Using XML-RPC with Python3 is really simple. Calling system.version on http://localhost/RCP2 is as simple as:

import xmlrpc.client

proxy = xmlrpc.client.ServerProxy("http://localhost/RPC2")
print(proxy.system.version())

However, the default client is missing many features, like handling proxies. Using requests for the underlying connection allows for greater control of the http request.

The xmlrpc client allows to change the underlying transport class by a custom class. In order to use requests, we create a simple Transport class:

import requests
import xmlrpc.client

class RequestsTransport(xmlrpc.client.Transport):

    def request(self, host, handler, data, verbose=False):
        # set the headers, including the user-agent
        headers = {"User-Agent": "my-user-agent",
                   "Content-Type": "text/xml",
                   "Accept-Encoding": "gzip"}
        url = "https://%s%s" % (host, handler)
        try:
            response = None
            response = requests.post(url, data=data, headers=headers)
            response.raise_for_status()
            return self.parse_response(response)
        except requests.RequestException as e:
            if response is None:
                raise xmlrpc.client.ProtocolError(url, 500, str(e), "")
            else:
                raise xmlrpc.client.ProtocolError(url, response.status_code,
                                                  str(e), response.headers)

    def parse_response(self, resp):
        """
        Parse the xmlrpc response.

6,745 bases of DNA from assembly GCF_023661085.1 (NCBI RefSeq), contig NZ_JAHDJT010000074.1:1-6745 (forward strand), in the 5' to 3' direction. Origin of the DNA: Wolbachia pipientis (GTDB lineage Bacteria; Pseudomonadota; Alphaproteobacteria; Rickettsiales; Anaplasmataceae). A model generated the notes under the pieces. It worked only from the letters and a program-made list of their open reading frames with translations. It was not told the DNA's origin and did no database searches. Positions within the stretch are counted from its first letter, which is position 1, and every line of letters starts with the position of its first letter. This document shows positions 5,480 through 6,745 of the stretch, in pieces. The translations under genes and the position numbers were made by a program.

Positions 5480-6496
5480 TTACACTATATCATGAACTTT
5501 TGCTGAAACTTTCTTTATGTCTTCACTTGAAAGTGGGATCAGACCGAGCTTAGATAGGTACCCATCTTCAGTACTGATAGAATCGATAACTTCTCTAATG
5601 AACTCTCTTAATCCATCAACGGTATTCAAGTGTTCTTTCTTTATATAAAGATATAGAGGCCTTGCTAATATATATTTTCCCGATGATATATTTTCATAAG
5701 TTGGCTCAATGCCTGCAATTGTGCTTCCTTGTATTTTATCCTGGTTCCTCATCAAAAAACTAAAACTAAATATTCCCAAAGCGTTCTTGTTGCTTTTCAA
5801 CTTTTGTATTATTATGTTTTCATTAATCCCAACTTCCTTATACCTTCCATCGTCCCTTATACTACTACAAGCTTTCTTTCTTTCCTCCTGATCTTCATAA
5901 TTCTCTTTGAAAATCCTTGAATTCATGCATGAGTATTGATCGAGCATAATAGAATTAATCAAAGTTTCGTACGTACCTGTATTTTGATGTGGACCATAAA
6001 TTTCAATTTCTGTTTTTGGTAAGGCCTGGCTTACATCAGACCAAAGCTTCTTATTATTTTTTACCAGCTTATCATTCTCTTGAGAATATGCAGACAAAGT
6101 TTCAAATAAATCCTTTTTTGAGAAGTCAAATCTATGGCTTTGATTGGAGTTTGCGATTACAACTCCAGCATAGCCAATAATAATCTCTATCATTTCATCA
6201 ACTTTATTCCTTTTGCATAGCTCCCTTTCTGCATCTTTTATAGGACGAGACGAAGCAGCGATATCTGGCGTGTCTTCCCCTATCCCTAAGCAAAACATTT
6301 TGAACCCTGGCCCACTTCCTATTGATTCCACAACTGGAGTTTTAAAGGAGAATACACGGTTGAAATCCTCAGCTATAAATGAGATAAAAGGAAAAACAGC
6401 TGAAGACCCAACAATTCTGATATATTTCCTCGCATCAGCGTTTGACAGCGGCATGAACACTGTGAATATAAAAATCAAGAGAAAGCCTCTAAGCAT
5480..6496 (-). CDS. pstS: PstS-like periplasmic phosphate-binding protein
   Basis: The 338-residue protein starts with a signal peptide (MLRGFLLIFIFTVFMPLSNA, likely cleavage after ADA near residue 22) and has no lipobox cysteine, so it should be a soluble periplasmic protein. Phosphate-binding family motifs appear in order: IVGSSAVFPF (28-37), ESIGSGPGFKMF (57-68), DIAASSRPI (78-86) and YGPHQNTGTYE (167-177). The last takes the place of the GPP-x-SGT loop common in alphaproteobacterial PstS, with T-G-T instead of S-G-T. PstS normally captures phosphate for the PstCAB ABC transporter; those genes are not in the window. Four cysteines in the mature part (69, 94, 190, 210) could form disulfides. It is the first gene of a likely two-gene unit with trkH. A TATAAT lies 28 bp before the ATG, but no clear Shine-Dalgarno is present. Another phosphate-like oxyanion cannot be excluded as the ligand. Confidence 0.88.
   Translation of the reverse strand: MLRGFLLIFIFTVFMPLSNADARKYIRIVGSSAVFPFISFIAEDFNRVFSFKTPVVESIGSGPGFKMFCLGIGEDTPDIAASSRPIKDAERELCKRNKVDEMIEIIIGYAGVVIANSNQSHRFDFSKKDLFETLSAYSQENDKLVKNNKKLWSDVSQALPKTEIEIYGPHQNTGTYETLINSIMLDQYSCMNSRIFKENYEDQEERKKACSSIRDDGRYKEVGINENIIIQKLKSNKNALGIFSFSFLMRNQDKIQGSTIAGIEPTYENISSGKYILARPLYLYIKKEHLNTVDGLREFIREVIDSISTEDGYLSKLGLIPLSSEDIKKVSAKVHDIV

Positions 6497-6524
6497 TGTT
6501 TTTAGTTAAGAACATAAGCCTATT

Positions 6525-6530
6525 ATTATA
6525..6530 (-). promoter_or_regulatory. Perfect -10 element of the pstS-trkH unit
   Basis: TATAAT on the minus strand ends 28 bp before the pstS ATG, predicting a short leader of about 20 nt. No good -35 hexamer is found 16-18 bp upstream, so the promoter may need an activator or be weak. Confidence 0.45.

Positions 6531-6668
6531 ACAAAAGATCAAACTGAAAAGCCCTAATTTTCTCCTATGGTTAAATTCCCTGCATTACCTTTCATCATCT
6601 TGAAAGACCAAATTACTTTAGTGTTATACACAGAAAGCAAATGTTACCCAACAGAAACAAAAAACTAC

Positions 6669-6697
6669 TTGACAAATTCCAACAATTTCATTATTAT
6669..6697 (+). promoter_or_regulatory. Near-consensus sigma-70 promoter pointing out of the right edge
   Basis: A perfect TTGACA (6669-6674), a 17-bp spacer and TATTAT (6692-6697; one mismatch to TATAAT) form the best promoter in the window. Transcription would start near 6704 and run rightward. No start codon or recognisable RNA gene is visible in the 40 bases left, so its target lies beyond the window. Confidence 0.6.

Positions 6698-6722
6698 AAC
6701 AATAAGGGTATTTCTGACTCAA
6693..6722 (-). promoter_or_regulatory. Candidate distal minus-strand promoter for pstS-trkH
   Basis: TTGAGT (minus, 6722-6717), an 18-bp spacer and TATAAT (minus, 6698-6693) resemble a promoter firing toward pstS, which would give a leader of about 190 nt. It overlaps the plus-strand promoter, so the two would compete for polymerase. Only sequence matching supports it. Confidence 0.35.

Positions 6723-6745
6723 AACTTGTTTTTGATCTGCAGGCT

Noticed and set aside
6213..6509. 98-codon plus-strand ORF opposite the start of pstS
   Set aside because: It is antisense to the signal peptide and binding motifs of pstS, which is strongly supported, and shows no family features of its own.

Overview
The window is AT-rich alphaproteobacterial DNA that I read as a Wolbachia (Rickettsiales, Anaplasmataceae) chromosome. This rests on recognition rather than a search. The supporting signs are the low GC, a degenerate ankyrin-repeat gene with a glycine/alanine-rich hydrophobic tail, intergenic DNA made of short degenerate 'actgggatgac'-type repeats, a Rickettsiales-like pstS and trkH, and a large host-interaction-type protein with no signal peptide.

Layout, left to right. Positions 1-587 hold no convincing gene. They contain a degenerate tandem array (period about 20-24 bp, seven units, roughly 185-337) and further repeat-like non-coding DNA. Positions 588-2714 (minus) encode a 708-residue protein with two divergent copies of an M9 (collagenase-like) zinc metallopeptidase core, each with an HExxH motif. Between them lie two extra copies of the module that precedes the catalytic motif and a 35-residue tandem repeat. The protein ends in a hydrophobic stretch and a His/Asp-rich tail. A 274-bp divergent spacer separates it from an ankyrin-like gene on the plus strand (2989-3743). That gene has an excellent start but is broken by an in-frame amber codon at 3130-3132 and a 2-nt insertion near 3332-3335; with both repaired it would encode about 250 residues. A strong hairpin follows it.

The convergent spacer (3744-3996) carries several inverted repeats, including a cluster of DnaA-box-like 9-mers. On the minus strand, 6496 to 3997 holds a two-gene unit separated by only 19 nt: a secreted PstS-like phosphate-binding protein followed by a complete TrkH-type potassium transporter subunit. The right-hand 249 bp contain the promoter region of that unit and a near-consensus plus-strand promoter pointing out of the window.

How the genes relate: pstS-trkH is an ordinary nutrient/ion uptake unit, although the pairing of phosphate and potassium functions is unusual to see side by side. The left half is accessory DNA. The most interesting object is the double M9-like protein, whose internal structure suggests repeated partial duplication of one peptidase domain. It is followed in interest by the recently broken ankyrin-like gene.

"""
        p, u = self.getparser()
        p.feed(resp.text)
        p.close()
        return u.close()

To use this Transport class, we should use:

proxy = xmlrpc.client.ServerProxy(uri, transport=RequestsTransport())

We can now use requests to:

  • use proxies
  • skip ssl verification (on a development server) or adding the right certificate chain
  • set the headers
  • set the timeouts
  • ...

See the documentation or an example for more information.


A common mistake with jinja2

ven. 05 mai 2017 by Rémi Duraffort

Jinja2 is a powerful templating engine for Python.

Inside LAVA, we use Jinja2 to generate configuration files for every boards that we support.

The configuration is generated from a template that does inherit from a base template.

For instance, for a beaglebone-black called bbb-01, the template inheritance tree is the …

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Logging for ser2net

mer. 22 juin 2016 by Rémi Duraffort

Today, I was debugging an strange issue in LAVA while trying to boot a board.

I was under the impression that the board was not receiving all the u-boot commands that LAVA was sending.

The serial connection is accessible on the network by ser2net.

I discovered that ser2net can log …

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